The National Crime Agency (NCA) published its Suspicious Activity Reports Annual Report 2020. The NCA received a record number of 573,085 SARs, which was a 20% increase from the previous year. There were also 62,409 requests for a defence against money laundering or terrorist financing (DAML), an 81% increase for the same period. During 2020, £172 million was denied to suspected criminals as a result of DAML requests, an increase of 31% on the previous year's £132 million and over three times the £52 million denied in 2017/18. More than £100 million of this was in relation to cases where there was no previous or existing law enforcement investigation.
The ICO published a statement on recommendations issued by the European Data Protection Board (‘EDPB’). The ICO is reviewing two recommendations following the CJEU Schrems II ruling in July, where the judgement confirmed how EU standards of data protection must travel with personal data when it goes overseas. The first recommendation updates the European Essential Guarantee for surveillance measures. The second discusses the additional measures firms may take to support the international transfer of data to meet EU standards. This recommendation follows previous EDPB guidance stating that organisations must conduct a risk assessment as to whether a transfer tool provides enough protection within the legal framework of the destination country. If not, organisations must put extra measures in place to mitigate the risks.
The FCA, The Pensions Regulator and the Money and Pensions Service have published a combined statement on the Rolls-Royce defined benefit pensions scheme. The FCA has issued a data request to a number of advisers who have recommended transfers from the Rolls-Royce defined benefit pension scheme, in order to be vigilant against the risks associated with increased transfer requests. The FCA expects all advisers to be clear on the FCA’s expectations when offering advice to members of the scheme. Where the FCA sees unsuitable advice, or bad practice, it will take action. The FCA, TPR and MaPS commented that transferring out of a defined benefit pension scheme is unlikely to be in the best interests of most consumers.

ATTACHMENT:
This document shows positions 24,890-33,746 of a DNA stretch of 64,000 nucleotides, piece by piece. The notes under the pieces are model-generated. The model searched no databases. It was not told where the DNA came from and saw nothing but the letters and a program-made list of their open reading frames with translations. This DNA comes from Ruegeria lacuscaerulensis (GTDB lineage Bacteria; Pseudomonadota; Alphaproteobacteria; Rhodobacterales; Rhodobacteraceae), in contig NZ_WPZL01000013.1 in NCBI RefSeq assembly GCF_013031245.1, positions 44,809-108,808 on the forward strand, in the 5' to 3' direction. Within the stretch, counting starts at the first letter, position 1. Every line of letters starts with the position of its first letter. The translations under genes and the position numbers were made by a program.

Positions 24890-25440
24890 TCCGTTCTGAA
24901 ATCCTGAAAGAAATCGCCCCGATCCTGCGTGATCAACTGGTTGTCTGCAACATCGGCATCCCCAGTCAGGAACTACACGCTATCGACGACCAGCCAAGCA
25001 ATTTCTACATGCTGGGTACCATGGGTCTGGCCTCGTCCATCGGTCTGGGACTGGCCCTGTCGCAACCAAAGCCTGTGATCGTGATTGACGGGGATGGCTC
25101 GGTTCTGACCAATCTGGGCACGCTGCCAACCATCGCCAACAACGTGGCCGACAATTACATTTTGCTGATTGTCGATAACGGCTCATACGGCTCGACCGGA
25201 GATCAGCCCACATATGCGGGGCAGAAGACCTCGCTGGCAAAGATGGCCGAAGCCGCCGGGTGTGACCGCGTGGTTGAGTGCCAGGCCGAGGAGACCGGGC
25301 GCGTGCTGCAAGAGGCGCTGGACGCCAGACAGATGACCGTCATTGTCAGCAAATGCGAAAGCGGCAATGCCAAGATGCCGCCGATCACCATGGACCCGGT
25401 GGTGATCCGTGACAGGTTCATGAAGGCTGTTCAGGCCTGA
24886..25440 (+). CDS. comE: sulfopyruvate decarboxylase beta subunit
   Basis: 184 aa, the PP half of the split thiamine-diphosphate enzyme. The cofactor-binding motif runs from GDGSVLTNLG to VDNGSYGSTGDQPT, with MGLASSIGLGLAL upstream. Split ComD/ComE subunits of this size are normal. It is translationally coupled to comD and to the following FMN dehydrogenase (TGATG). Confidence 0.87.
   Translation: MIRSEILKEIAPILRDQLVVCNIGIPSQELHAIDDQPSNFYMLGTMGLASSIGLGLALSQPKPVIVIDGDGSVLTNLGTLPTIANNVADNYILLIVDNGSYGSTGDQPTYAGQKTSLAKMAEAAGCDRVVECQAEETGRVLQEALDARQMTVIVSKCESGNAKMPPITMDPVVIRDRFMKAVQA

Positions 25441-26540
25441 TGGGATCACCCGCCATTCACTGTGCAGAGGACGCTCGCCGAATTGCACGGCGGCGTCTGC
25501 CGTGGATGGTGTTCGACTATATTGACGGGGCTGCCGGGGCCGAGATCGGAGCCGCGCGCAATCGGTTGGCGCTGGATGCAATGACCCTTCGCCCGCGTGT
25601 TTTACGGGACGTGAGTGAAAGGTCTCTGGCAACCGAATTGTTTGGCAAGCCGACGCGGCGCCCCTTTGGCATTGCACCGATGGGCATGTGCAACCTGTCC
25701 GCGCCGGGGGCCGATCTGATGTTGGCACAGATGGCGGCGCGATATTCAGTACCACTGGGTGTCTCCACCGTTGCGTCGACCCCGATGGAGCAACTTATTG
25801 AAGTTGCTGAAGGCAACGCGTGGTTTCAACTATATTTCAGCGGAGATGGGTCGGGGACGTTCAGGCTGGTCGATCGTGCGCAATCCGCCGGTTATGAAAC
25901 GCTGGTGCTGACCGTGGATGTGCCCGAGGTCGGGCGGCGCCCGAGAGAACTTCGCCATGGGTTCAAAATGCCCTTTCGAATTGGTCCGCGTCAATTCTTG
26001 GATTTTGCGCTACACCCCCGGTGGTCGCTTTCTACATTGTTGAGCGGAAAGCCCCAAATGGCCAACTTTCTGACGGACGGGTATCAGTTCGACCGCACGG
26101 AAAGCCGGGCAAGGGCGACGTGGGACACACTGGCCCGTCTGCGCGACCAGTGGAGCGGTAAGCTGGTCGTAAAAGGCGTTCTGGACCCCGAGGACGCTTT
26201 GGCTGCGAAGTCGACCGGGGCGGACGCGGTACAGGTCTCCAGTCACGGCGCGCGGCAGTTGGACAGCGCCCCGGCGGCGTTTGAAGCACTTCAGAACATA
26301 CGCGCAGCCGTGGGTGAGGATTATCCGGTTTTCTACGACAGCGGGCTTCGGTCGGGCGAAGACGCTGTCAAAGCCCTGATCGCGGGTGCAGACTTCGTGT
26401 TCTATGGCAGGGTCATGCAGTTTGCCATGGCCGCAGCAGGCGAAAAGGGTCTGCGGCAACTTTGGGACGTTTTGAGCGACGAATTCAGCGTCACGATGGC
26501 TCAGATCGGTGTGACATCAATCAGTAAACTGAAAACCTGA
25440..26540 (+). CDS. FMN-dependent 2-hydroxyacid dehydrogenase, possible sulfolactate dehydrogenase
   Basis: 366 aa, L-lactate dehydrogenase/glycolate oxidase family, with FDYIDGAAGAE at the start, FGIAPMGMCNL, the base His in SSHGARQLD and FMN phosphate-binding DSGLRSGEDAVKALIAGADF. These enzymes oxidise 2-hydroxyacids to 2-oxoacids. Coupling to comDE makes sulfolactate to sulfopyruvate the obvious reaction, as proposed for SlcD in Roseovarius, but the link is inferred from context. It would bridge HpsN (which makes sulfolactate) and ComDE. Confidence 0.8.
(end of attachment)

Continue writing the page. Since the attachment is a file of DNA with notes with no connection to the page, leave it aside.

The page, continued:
The pensions industry is being urged to publicly pledge to combat pension scams as part of a major new campaign launched by The Pensions Regulator. Pension providers, trustees and administrators are advised to help protect savers who are debating cashing in their pensions by ensuring they can spot the warning signs of a scam and are educated of any risks when making transfers. The industry will also be expected to educate themselves about current and emerging scam tactics and adopt best practice when it comes to transfer due diligence. The Pensions Regulator has also launched an online interactive training module outlining the extensive procedures it expects all trustees and providers to follow to keep savers safe.
London FinTech company Lanistar hit the headlines this month after the FCA identified the firm as a potential investment scam. Following a number of consumer reports, the firm was issued a warning stating that the firm was providing services or products without authorisation. However, the FCA withdrew its warning following changes made by Lanistar. The changes including adding appropriate disclaimers to marketing materials to confirm that it was not conducting regulated activities and agreeing to amend certain aspects of their website.
This newsletter contains generic information and has been generated for professional clients and associates of Gem Compliance Consulting Limited only and should not be regarded as advice. We will not be liable for loss, however caused by parties acting on the information contained herein.